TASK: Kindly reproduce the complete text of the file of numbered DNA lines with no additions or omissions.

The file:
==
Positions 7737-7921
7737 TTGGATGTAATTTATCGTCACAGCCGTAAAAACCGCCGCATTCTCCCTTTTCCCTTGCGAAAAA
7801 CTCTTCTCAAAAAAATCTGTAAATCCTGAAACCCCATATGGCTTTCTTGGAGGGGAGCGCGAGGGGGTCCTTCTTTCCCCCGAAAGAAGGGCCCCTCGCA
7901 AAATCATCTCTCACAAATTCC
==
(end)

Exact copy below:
Positions 7737-7921
7737 TTGGATGTAATTTATCGTCACAGCCGTAAAAACCGCCGCATTCTCCCTTTTCCCTTGCGAAAAA
7801 CTCTTCTCAAAAAAATCTGTAAATCCTGAAACCCCATATGGCTTTCTTGGAGGGGAGCGCGAGGGGGTCCTTCTTTCCCCCGAAAGAAGGGCCCCTCGCA
7901 AAATCATCTCTCACAAATTCC